Effectively, through his reckless remarks, Bolton calculatedly put the US’s seal of approval for other states – whether States Parties or not – to denigrate, disregard, and dismiss the efforts of the ICC in fulfilling its (the 123 States Parties’) mandate, and thus delegitimizing ICC investigations, prosecutions, and judgments, which, incidentally, are supported by US allies who genuinely recognize the ICC and are sincerely interested in promoting the (new) international legal order that emerged from the ashes of WWII. As US Federal and former ICTY Judge Patricia M. Wald aptly put it: “This bombastic threat against an institution’s operation, no matter what the circumstances, only serves to cut our ties further with our allies.”4   Quoted by Matt Apuzzo and Marlise Simons in U.S. Attack on I.C.C. Is Seen as Bolstering World’s Despots, The New York Times, September 14, 2018.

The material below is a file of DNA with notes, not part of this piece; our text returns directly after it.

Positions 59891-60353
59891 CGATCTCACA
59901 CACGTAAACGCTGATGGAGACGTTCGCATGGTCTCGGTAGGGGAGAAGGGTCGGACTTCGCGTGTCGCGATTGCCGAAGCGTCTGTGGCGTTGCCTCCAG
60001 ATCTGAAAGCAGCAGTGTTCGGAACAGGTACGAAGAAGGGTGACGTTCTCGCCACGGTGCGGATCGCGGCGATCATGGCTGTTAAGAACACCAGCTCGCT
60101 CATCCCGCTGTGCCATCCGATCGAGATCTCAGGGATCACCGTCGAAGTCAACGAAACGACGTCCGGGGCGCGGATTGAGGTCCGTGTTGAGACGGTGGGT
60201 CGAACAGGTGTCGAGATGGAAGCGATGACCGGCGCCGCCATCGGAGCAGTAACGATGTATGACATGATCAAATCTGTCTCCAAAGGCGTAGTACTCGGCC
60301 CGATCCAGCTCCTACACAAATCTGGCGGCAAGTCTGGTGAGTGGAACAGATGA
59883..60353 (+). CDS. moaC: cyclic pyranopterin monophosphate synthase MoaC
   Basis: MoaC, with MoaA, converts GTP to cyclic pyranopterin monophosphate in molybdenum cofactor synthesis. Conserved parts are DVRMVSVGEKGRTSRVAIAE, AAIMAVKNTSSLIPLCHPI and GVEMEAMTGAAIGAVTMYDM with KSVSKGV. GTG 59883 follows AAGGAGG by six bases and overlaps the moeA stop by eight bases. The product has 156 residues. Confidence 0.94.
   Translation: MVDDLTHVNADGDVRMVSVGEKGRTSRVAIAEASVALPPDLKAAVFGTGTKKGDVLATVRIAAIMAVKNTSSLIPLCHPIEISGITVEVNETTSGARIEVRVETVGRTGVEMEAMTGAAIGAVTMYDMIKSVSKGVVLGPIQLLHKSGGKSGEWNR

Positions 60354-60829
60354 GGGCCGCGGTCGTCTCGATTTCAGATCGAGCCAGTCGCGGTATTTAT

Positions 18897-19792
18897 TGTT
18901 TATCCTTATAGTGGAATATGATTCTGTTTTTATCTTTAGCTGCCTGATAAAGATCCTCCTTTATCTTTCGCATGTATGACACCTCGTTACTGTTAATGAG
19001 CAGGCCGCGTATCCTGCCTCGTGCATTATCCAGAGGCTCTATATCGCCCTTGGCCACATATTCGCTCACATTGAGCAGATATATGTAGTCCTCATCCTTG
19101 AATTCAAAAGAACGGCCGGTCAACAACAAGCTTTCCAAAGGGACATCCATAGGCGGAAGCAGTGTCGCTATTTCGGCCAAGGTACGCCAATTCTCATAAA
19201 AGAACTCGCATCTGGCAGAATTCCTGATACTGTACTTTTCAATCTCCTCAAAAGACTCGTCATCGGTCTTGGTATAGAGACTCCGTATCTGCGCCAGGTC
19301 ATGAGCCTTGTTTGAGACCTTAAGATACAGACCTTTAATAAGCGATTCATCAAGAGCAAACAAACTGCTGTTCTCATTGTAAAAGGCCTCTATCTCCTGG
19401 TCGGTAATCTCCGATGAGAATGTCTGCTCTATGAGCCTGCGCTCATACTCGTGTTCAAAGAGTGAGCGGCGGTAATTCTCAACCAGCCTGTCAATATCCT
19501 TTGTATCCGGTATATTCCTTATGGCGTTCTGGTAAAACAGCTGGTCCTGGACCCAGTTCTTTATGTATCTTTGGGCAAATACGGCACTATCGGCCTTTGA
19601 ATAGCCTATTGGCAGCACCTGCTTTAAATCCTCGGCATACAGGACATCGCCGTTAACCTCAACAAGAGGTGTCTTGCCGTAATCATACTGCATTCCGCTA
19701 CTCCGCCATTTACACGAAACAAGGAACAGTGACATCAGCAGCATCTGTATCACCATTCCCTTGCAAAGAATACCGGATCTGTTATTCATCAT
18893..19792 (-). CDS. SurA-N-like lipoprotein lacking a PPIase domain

In any event, after the most recent Pre-Trial Chamber’s decision in relation to the alleged deportation of the Rohingya people from Myanmar to Bangladesh (see my post here), unless something changes, the ICC is likely to decide that it has jurisdiction over US citizens if found that Article 5 crimes were allegedly committed by them in Afghanistan, a State Party to the Rome Statute. Naturally, there are contrary views on this jurisdictional issue. Some suggest that non-States Parties can effectively commit Article 5 crimes on the territory of the States Parties, and cannot be held to account unless the UNSC (of which they may be permanent members with veto powers) anoints the ICC with jurisdiction over them. For an interesting, creative, and well-presented (albeit in my view less-than-convincing) take on the ICC’s jurisdiction, see Steven Kay’s and Joshua Kern’s post on Opinio Juris, Method to the Madness? John Bolton and US Objections to ICC Jurisdiction.